Lasting Power of Attorneys

  • Graham
  • Posted by Graham Fuller on
    Solicitor of Awdry Bailey & Douglas Solicitors

One of the most important questions that is often left unanswered is “who would I want to manage my affairs if I could not manage them for myself?”

The best way to answer this question is to prepare Lasting Powers of Attorney (“LPAs”).

You must have mental capacity to make LPAs and the document must be registered with the Office of the Public Guardian before it can be used.  This can take between 12 to 16 weeks.

There are two specific LPAs. One relates to your property and financial affairs and other to your health and welfare.

If you have not prepared LPAs, you do not have a legally appointed person to manage your affairs if you lose mental capacity. Instead, your affairs pass into the control of the Court of Protection. Somebody must then apply to the Court of Protection to obtain an order authorising them to manage your affairs. This is an expensive and time-consuming process. Also, you do not get to choose who manages your affairs!

These issues often become critical when a person is entering long term care accommodation.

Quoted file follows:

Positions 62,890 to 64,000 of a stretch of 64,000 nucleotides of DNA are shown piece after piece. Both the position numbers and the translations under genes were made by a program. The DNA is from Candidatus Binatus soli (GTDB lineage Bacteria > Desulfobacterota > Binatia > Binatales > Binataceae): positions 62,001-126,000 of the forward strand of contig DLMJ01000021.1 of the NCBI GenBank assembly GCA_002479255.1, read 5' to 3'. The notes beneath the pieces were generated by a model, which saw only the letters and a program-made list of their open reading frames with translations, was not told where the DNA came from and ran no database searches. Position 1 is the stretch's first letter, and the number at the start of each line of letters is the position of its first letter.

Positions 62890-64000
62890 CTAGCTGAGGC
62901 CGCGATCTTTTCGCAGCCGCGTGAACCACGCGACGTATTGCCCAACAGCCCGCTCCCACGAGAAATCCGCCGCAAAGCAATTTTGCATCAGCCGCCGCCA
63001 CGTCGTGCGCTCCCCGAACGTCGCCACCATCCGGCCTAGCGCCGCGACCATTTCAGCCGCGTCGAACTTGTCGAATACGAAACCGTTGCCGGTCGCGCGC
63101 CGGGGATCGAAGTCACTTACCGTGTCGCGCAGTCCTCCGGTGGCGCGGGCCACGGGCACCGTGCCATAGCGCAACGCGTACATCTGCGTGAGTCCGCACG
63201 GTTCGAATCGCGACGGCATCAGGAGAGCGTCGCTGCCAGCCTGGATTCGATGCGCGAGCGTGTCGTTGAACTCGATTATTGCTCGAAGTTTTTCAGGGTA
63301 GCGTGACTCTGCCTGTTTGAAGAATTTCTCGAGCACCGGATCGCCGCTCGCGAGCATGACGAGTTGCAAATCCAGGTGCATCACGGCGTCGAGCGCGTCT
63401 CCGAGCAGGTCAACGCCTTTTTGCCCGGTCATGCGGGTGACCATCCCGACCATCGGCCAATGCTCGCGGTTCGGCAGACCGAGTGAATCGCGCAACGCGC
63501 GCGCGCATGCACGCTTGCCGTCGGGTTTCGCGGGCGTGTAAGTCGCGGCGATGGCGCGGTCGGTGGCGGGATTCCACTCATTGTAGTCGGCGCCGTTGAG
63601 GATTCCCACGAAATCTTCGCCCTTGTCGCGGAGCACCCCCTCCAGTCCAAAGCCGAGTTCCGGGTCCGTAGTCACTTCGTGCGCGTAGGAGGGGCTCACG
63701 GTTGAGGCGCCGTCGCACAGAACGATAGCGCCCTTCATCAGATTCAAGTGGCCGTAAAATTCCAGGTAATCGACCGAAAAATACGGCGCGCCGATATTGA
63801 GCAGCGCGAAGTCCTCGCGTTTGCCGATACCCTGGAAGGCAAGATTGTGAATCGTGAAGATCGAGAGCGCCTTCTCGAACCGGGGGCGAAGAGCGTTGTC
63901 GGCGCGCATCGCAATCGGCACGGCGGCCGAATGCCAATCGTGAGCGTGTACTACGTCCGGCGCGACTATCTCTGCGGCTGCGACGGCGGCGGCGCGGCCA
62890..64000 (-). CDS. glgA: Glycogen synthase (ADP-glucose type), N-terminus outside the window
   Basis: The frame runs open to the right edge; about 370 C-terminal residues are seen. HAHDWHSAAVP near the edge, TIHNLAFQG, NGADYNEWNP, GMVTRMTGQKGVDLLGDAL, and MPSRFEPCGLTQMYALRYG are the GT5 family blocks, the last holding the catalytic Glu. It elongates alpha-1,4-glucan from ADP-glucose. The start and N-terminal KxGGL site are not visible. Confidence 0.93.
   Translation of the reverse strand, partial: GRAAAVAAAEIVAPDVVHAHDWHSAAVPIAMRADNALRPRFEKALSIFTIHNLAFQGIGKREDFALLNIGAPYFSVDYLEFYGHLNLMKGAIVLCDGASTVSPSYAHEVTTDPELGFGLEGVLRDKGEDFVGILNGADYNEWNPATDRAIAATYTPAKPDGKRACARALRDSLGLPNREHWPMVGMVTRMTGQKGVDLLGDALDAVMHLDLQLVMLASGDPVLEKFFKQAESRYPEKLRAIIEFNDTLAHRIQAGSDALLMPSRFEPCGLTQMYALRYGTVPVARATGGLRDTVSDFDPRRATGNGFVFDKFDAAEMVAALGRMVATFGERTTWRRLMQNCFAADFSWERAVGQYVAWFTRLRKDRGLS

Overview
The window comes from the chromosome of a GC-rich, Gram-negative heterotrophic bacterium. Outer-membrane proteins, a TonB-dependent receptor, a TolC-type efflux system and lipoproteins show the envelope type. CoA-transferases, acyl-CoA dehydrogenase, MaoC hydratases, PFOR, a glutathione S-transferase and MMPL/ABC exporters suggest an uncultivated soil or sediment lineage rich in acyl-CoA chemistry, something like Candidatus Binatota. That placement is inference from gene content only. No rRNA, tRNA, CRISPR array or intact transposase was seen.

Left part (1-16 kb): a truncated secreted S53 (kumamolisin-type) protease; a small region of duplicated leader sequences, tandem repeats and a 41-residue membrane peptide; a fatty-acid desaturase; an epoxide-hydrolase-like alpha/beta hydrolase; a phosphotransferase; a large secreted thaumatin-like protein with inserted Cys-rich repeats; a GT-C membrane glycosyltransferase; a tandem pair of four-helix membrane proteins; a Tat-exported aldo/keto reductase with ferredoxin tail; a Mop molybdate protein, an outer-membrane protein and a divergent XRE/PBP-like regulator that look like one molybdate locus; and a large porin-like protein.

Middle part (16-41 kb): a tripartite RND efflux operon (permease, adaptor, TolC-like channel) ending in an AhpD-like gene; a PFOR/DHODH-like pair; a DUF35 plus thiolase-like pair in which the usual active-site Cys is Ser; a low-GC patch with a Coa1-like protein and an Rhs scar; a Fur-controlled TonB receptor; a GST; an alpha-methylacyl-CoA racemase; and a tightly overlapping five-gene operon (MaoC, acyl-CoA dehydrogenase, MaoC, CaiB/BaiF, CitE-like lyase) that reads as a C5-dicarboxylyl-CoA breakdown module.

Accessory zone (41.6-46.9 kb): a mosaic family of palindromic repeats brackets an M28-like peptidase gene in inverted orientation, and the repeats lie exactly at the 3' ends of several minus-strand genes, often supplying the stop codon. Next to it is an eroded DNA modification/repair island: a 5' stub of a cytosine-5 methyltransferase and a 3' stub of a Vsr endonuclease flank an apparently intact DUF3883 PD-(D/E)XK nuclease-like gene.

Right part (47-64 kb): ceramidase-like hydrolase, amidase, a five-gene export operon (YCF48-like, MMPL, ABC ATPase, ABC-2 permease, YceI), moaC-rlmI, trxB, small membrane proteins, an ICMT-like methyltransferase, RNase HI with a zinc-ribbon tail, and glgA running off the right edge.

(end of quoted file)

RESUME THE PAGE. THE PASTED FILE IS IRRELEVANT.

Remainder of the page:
I had such a case earlier this year where a lady of 82 years of age was living at home alone and was diagnosed with on-set dementia. Fortunately, the lady still had mental capacity, but had been advised that this would deteriorate. She decided to move into care accommodation so she could receive the support she would need in the future.

I was contacted by the lady’s daughter as she was concerned about the management of mother’s affairs.

I visited the lady to discuss making LPAs. She decided to appoint her two children to manage all her affairs, including accepting or refusing life-sustaining treatment on her behalf. These issues were all addressed with the preparation of LPAs, which were signed and immediately registered with the Office of the Public Guardian.

The lady’s mental health deteriorated only a few months later, which resulted in her being unable to manage her affairs. Fortunately, the LPAs were immediately available for use and the children were able to make decisions about mother’s financial and health affairs.

This was a difficult time for the family, but luckily it was possible to prepare the LPAs just in time. In my experience, the key point is always to plan ahead and act sooner rather than later!

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